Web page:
Digger Statue - 2000
The bridge has a main span of 345m, and a total length of over 800m. From the two 120m high towers, 128 stay cables support the reinforced concrete deck. It is the longest cable-stayed span bridge in Australia and amongst the longest concrete cable-stayed span bridges in the world. 1. 3.
This new bridge replaced the adjacent old Glebe Island bridge, an electrically operated low-level steel swing bridge which opened in 1901. The new bridge initially adopted that name.
Lead runners on Anzac Bridge
On the 80th anniversary of Armistice Day, the 11th November 1998, the premier of NSW, Bob Carr, renamed the bridge as the ANZAC Bridge as a memorial to members from both sides of the Tasman who formed the Australian and New Zealand Army Corps - the ANZACs.
Later, the ANZAC Bridge made a spectacular back drop to the 2000 Sydney Olympics Marathons at the 28km mark.
The western end.
Seven deck segments each side
The bridge deck was constructed in 10 metre concrete segments. During construction, each segment cast on the land side was balanced by casting an equal one over the water. The finished deck does not rest on the horizontal beams of the towers. It is fully supported by the cables.
Wire strands within cables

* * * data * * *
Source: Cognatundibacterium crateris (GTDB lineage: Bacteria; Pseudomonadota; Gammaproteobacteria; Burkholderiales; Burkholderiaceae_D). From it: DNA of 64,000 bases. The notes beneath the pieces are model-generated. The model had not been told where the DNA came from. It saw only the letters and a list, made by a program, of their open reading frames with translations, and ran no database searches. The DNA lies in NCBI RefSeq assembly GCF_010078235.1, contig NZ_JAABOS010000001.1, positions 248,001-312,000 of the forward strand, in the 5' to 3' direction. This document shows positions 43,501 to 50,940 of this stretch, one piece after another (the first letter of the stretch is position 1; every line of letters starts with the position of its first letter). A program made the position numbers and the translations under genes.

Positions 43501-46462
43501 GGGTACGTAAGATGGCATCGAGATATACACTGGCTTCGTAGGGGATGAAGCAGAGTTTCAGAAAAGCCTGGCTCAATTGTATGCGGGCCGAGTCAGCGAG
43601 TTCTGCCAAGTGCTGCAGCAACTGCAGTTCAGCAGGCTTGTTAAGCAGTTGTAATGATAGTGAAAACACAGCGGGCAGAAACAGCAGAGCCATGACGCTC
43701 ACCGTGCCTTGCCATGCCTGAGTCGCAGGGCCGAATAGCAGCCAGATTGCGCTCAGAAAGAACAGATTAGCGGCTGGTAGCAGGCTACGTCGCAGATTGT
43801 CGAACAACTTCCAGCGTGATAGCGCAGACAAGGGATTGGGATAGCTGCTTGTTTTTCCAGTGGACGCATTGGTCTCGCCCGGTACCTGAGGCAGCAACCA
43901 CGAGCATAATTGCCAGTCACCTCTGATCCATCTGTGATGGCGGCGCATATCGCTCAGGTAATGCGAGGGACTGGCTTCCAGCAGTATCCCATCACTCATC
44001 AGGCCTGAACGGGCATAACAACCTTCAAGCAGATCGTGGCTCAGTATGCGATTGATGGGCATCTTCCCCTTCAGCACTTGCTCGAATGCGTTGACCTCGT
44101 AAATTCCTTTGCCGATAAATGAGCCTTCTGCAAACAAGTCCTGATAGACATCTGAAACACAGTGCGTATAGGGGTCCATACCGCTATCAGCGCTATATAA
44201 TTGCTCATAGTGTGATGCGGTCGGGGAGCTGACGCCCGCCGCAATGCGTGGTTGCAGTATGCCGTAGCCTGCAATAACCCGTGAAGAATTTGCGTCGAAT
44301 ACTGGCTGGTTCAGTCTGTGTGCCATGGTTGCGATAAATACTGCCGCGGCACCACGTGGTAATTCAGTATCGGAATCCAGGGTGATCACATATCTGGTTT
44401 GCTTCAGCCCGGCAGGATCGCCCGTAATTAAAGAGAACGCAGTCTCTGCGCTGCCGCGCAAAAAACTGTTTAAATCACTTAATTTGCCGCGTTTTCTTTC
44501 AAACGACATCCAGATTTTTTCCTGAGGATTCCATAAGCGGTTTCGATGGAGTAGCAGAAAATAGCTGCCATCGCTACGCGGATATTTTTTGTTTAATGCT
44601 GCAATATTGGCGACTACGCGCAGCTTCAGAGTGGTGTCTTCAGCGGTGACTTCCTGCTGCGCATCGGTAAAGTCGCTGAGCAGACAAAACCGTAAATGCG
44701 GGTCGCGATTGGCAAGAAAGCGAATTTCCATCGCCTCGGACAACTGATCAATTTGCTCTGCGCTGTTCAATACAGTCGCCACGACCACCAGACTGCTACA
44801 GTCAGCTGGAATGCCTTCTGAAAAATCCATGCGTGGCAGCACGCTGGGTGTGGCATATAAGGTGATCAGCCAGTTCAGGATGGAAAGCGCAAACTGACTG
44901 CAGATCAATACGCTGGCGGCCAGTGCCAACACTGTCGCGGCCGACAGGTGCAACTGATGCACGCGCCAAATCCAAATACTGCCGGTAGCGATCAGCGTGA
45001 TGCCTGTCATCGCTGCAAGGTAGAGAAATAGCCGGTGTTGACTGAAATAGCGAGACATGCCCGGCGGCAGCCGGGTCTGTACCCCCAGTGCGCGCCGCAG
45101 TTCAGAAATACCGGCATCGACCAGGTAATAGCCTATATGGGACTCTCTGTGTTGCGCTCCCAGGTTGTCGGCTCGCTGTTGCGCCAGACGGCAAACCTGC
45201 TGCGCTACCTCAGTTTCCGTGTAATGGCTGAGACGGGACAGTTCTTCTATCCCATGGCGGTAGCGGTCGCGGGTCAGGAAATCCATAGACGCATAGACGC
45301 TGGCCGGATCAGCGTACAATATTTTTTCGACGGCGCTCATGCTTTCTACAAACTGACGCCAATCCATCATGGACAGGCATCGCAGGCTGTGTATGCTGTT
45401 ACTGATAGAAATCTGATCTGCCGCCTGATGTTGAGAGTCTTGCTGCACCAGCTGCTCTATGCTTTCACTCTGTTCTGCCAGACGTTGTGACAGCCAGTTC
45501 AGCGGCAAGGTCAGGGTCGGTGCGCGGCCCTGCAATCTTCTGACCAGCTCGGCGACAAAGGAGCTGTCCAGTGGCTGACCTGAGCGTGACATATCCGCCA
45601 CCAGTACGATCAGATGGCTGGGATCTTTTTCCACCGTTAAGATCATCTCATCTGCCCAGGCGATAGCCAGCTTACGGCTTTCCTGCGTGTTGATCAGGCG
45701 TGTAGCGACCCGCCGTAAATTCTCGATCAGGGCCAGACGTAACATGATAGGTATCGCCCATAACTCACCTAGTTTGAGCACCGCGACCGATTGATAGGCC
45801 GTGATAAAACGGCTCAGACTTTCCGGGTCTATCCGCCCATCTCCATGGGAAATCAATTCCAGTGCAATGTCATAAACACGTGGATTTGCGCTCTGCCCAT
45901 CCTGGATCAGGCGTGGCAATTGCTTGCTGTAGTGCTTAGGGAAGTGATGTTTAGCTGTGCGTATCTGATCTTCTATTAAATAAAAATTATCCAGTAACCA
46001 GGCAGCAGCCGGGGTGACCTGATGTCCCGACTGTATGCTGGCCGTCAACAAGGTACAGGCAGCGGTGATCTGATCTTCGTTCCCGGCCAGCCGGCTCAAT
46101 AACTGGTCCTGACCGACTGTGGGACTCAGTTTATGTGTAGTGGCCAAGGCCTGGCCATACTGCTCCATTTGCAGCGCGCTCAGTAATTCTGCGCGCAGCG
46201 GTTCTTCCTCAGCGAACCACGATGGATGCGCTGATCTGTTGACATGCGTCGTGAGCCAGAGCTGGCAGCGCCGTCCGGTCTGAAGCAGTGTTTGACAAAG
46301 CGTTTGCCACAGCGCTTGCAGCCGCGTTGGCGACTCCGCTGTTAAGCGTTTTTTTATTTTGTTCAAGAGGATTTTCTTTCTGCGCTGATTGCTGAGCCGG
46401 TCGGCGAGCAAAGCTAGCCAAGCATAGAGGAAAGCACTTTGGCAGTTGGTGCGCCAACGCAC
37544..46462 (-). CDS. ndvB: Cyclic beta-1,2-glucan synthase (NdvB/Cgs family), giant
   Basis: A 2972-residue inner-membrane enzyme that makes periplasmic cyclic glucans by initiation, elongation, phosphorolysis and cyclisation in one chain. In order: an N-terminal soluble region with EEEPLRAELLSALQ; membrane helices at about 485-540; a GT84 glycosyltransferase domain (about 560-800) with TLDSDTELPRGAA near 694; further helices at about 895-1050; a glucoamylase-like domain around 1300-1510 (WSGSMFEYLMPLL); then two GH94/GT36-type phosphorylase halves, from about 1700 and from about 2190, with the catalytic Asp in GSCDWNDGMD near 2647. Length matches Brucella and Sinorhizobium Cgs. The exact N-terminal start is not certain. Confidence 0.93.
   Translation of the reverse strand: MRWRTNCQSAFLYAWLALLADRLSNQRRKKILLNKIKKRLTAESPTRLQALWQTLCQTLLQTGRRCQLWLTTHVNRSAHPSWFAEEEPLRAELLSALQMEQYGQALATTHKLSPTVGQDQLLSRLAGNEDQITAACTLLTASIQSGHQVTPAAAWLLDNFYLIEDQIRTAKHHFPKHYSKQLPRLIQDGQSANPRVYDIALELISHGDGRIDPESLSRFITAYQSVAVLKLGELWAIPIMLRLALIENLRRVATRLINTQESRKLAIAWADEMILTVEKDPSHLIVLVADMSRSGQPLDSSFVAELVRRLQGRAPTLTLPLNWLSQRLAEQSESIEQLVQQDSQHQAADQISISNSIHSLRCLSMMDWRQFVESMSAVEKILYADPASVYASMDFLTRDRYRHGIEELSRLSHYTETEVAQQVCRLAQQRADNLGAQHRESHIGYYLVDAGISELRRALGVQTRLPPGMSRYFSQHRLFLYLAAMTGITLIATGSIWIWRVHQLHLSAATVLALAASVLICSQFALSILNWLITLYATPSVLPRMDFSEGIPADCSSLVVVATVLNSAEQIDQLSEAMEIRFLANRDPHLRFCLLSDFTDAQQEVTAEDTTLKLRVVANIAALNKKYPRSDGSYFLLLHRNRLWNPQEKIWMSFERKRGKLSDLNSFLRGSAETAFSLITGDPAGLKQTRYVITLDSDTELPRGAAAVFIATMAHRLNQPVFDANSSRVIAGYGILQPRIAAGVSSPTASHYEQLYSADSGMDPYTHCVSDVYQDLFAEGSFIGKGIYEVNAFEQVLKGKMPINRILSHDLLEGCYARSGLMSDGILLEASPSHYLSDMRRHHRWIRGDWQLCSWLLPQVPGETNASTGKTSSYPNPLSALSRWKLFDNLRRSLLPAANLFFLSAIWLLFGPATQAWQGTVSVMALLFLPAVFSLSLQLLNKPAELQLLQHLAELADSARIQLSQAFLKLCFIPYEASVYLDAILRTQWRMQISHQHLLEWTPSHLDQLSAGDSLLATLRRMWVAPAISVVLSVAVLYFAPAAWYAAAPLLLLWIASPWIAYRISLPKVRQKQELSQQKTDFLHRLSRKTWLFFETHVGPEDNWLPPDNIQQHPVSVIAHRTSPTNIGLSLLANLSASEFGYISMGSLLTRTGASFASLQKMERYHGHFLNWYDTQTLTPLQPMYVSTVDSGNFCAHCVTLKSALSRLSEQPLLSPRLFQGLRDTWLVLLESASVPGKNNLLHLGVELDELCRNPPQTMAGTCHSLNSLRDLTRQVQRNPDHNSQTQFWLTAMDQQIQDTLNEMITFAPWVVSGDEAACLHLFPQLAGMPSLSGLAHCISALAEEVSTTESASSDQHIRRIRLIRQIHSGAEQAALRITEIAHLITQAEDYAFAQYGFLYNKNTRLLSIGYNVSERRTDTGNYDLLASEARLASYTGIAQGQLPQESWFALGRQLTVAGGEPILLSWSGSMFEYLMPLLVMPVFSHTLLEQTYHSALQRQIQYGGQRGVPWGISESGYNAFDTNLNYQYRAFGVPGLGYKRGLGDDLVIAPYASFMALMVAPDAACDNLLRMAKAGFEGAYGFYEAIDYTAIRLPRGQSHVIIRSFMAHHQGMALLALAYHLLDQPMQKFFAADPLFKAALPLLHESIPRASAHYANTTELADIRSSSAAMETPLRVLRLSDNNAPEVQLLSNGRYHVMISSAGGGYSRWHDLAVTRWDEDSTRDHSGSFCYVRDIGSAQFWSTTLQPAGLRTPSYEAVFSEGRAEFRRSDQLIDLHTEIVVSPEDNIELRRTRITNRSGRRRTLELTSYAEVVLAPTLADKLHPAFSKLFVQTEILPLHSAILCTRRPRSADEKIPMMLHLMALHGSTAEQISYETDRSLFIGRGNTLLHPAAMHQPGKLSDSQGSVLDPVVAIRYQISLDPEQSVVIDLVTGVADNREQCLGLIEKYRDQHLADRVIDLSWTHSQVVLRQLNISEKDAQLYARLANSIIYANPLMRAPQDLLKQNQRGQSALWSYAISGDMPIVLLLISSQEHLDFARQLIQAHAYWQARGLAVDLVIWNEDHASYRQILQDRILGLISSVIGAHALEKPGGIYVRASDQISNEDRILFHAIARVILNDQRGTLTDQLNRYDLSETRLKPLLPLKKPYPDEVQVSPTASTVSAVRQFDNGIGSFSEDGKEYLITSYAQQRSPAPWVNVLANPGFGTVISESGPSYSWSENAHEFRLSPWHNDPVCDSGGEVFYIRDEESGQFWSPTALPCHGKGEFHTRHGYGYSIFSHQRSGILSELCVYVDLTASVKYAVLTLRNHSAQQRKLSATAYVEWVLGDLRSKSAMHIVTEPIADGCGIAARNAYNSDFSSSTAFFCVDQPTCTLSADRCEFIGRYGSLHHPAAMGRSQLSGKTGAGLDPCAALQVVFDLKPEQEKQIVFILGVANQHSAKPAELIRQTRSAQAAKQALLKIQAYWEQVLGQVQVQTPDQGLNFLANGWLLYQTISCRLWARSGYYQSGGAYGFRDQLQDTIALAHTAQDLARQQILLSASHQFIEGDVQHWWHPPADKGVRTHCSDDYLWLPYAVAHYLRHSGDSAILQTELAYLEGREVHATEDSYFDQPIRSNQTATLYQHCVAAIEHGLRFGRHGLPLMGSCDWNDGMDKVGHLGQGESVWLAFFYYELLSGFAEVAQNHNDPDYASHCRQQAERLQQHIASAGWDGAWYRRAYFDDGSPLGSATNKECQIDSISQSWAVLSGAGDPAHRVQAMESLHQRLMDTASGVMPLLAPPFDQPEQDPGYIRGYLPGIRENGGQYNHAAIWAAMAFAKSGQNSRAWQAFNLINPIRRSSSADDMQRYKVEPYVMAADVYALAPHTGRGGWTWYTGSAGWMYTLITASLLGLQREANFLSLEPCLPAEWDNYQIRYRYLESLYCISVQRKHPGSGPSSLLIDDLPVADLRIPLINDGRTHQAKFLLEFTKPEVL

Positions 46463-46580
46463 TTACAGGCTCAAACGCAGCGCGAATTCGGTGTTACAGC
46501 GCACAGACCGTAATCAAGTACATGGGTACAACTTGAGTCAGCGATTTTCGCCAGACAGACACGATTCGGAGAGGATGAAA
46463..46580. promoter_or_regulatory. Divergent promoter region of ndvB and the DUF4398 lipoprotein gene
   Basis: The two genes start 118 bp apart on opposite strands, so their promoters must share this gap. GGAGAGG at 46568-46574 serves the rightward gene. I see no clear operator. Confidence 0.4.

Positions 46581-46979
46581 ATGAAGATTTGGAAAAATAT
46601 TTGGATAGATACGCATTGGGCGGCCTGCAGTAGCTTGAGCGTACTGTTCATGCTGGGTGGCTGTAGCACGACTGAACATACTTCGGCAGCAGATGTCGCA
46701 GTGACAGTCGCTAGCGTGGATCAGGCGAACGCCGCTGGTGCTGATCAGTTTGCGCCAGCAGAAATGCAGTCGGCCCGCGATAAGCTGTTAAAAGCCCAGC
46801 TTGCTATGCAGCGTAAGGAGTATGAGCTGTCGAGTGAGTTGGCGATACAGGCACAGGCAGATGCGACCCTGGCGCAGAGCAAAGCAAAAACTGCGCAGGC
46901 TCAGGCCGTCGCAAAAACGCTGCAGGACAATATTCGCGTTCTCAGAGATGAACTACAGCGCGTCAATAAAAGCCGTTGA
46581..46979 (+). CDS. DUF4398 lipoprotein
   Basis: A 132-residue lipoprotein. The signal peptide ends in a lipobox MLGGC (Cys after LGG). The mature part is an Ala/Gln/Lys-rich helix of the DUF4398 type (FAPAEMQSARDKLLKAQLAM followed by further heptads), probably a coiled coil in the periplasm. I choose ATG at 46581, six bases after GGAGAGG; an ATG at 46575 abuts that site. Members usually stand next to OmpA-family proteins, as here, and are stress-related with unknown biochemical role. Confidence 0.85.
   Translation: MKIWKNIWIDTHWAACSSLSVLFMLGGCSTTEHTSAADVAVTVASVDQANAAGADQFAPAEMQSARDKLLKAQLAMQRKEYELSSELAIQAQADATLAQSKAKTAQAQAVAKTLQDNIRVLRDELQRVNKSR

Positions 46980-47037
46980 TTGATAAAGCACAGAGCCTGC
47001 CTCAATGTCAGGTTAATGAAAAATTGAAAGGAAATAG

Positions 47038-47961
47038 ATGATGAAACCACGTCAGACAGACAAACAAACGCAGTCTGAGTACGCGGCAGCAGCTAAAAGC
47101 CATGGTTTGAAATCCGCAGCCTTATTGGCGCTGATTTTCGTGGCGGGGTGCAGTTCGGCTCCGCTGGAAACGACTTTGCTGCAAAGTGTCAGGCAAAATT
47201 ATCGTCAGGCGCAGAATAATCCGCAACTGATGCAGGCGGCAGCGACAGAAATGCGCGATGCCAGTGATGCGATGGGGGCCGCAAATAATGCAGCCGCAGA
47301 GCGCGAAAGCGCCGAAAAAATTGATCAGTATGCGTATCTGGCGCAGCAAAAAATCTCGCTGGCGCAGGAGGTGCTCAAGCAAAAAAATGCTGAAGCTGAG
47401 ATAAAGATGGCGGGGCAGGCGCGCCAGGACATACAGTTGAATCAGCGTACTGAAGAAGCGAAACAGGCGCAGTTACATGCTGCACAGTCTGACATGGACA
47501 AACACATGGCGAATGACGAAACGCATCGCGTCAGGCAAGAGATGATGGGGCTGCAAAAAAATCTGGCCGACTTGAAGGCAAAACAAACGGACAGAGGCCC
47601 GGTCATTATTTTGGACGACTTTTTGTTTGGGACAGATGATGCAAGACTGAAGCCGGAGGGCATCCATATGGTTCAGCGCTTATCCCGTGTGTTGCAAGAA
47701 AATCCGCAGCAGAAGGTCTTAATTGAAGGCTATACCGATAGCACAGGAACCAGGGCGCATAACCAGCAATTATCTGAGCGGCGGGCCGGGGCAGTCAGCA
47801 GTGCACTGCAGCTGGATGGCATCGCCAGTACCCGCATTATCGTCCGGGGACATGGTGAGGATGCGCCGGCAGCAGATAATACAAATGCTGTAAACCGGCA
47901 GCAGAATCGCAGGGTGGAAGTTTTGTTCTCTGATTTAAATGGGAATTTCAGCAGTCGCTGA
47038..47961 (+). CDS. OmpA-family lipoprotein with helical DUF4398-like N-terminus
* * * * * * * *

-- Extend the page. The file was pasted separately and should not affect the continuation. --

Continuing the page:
The multiple wire strands within the stay cable anchorage assembly.
Each of these strands contains seven galvanised wires covered in a plastic sheath.
The western end
viewed from the old bridge - May 1994
The closing of the two halves of the bridge took place on 24th July 1995 in the early evening to give the bridge time to cool and time for the final concrete poor to gain strength before morning to avoid movements due to temperature changes.
The Opening day walk
The bridge was opened on Sunday 3rd December 1995 with a Community Walk. We paid for tickets with the proceeds going to the Smith Family. The Smith Family provides help and relief to people and families in crisis and financial difficulties.
Night view from Glebe
Across Blackwattle Bay - July 1999
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updated 25th June 2007